he statue may be something the charioteer himself erected to honor his victory, and placed it at home in Sicily, rather than in a sanctuary dedication on the mainland of Greece. (These details are explained by Professor Bell, who suggests it was made by a Greek artist for a victorious Sicilian charioteer patron.)
The Kritios Boy, about 480 BCE right, is in the Severe Style.
He is slightly under 4 feet tall.
The statue from Mozia has a stonger
shift to his hips than the Kritios Boy.
The Kritios Boy was excavated with many other statues in the Acropolis of Athens in 1865. It is generally known to mark the transition from Archaic to Early Classical or the Severe Style, as its legs shift position and transfer weight into a counterpoise, the relaxed pose of contrapposto. Severe Style art from 480-450 BCE is known for its stoicism or a lack of facial emotion.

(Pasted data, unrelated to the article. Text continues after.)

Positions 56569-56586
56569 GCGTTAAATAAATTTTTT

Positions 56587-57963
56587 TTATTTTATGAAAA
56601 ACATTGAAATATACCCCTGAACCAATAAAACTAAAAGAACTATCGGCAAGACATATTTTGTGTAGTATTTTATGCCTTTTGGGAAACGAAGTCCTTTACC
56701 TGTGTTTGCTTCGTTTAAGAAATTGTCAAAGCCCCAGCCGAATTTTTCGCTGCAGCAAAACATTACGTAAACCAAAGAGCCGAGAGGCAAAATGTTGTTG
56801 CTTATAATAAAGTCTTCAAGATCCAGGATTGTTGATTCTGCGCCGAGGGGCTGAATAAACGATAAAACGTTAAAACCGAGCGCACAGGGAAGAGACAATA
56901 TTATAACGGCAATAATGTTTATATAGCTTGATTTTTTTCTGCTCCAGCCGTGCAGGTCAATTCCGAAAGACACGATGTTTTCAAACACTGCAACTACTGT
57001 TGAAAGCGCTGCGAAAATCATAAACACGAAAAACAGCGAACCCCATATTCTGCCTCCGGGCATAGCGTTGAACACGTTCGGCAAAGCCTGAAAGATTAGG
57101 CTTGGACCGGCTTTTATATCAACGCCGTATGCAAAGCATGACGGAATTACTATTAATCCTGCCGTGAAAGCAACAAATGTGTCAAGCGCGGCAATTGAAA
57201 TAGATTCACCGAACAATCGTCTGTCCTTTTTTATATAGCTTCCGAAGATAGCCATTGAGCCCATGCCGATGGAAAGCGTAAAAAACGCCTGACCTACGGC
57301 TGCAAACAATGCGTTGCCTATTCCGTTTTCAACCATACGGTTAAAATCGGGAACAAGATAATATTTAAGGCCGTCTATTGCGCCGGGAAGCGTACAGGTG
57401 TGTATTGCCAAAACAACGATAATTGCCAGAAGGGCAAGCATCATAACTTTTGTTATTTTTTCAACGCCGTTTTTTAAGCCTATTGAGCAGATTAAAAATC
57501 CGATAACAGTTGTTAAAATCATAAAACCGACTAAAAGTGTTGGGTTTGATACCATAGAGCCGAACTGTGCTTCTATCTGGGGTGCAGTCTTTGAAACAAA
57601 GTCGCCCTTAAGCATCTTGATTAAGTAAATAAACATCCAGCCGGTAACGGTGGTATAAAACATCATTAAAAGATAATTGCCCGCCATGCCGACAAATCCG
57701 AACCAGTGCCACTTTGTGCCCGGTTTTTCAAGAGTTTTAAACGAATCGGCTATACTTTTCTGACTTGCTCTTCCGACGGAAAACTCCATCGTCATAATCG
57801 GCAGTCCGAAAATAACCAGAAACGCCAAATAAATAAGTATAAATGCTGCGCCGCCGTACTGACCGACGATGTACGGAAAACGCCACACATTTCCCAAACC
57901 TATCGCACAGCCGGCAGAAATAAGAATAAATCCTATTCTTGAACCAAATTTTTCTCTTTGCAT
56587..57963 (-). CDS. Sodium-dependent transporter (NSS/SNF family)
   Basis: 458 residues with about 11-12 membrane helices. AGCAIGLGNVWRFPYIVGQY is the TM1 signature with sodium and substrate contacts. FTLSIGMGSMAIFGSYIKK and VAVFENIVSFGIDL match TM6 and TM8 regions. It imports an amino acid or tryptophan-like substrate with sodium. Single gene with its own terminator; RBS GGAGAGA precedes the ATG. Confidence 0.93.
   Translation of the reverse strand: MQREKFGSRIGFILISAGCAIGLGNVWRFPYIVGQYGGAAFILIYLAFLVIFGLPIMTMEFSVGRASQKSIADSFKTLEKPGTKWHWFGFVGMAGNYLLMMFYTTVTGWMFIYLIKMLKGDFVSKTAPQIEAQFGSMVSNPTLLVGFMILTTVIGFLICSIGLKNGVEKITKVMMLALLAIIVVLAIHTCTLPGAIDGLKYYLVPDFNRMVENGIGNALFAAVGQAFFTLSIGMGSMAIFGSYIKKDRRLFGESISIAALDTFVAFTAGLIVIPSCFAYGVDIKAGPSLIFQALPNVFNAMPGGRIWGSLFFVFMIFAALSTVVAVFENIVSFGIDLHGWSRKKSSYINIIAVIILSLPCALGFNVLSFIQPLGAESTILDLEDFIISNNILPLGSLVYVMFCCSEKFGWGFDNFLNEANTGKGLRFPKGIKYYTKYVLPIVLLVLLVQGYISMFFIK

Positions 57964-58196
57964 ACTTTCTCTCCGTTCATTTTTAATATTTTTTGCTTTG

There is a youth from Sicily made around the same time as the Kritios Boy, the Ephebe of Agrigento. If we compare his face with the Mozia figure, we see the similarities, a serious demeanor with broad features, less elongated than the Kritios Boy or the Charioteer at Delphi. So questions of his “Greekness” should be eliminated.
The Ephebe of Agrigento (ancient Akragas), left, comes
from Sicily and is dated around
the time of the Kritios Boy, above.
Why was the Mozia Charioteer, if made by a Greek for a Greek in the 5th century, found in Mozia? In a constant battle between Greeks and Carthaginians, with the major Greek cities being ravaged between 409 and 405 BCE, this prized statue would have been captured as war booty. If you have any thoughts of date or identity to add to this blog, please comment.
Copyright Julie Schauer 2010-2016